EJ
Very good comparison - Thanks for sharing this with us - I guess this is helping a lot to make decisions :cool:
 

Olivers Historic Shipyard

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Hi,

i bought this tool for my first project. In my workshop this is the most useless tool i have.
First, all parts arte plastic. If you need repeat a lot of cuts for planks or whatever the screws for the adjustment opens allone because the
mechanical forces. The ruler is vague, the adjustment poorly managed.
But the most bad thing is that a cut with a knife, or with any blade create a champfer on the cutting line. You have to clean the cuttingline with the tablesander.
With this, a tool like this is abolutly worthless.
Sometimes its good to get a more striking parting line. But in geral, a plank has to be cut with a saw to get a clean straight cut.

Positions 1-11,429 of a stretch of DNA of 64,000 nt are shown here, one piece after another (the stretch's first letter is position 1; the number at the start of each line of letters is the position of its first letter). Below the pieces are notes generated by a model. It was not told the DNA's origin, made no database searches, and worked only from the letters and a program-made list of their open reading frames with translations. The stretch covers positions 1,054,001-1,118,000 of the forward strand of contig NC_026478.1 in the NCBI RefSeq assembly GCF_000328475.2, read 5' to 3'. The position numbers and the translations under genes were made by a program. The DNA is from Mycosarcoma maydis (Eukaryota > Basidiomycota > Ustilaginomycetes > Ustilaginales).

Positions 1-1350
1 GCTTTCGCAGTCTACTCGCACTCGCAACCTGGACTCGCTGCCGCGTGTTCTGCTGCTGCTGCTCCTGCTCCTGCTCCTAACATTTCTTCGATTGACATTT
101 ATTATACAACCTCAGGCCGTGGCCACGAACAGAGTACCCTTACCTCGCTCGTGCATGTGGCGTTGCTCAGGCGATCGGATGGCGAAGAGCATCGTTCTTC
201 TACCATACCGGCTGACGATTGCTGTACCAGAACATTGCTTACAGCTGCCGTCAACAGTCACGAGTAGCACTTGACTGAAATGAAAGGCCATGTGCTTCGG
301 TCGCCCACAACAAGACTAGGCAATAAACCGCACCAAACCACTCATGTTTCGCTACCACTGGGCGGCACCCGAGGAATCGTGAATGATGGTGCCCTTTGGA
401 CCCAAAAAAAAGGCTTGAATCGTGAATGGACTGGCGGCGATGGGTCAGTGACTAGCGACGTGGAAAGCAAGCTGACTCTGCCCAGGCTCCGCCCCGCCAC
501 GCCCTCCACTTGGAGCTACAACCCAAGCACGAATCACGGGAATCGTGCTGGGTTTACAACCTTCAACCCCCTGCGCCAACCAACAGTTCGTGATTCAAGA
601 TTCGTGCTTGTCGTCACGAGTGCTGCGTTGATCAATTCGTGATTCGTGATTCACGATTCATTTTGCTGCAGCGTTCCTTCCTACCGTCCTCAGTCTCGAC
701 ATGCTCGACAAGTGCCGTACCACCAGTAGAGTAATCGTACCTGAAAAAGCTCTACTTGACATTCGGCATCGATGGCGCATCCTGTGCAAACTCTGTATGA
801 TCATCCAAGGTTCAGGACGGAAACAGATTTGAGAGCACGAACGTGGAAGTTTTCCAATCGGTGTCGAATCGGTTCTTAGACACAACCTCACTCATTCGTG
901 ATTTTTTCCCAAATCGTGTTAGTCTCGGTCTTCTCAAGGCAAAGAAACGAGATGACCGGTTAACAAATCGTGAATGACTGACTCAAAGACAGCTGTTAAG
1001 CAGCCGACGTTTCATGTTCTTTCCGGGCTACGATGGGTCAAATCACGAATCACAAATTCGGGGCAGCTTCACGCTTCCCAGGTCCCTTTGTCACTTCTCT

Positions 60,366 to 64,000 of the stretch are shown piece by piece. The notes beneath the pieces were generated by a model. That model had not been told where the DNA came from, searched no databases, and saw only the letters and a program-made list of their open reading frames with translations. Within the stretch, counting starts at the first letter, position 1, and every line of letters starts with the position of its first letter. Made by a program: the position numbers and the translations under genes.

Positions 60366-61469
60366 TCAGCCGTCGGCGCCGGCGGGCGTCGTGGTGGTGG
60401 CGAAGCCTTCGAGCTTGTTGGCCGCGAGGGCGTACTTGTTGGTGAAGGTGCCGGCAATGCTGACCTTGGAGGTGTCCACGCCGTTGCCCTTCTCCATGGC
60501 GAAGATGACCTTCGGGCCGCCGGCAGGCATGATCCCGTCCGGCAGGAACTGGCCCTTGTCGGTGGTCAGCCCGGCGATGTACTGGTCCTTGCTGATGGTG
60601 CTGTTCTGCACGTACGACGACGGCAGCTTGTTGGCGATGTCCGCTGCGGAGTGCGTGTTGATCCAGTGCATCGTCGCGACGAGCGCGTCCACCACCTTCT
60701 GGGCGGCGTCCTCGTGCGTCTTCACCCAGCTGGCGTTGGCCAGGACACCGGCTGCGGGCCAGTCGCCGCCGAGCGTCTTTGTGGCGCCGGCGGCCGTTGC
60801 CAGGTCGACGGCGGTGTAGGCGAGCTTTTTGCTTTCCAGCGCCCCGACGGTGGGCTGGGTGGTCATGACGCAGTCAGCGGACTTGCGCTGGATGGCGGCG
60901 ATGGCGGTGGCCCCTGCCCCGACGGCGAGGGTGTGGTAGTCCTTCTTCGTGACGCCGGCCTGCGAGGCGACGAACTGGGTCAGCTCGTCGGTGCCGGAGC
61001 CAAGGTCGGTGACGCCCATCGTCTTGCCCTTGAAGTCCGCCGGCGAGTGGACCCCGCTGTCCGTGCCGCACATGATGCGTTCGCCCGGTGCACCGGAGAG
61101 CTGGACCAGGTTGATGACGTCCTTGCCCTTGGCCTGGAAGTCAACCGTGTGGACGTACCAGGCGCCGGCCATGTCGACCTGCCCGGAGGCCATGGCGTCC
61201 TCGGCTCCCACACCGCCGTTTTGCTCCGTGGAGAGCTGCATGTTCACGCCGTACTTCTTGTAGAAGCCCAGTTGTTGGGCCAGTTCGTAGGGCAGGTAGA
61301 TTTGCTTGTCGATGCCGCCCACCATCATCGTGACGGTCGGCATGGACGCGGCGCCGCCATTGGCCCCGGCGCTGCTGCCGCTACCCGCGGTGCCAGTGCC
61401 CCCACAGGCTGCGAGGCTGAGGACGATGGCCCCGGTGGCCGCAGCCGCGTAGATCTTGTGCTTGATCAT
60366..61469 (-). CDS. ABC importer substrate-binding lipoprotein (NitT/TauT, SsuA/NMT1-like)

Thats only my experience and my opinion.... A good tablesaw with a good blade is a better investment.

1581487068538.png
 

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danielsje

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Here is another thought...sometimes the gathering of the tools of the trade, model shipbuilding, is a hobby in itself. So practical function is less the end goal than collecting fine tools...just for the pleasure of collecting fine tools. From that perspective we gather in the variety of tools as our wallets and the Admirals in our lives allow. Yes, we want functional tools and not junk...but in the end the pleasure derived from using a fine tool even for minor projects is very satisfying, indeed.
 

Dcox1961

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I have used several different "chop" type cutters, including the RP. Of them all, the RP is by far better constructed. All aluminum, has some weight to it, the cutting arm has a great bearing surface so it does not wobble at all, Very nice mitre gauges and a stop. It uses a single edge razor blade, but without the "handle" on one edge like a standard blade. Has an inlaid cutting mat in the cutting area of the table.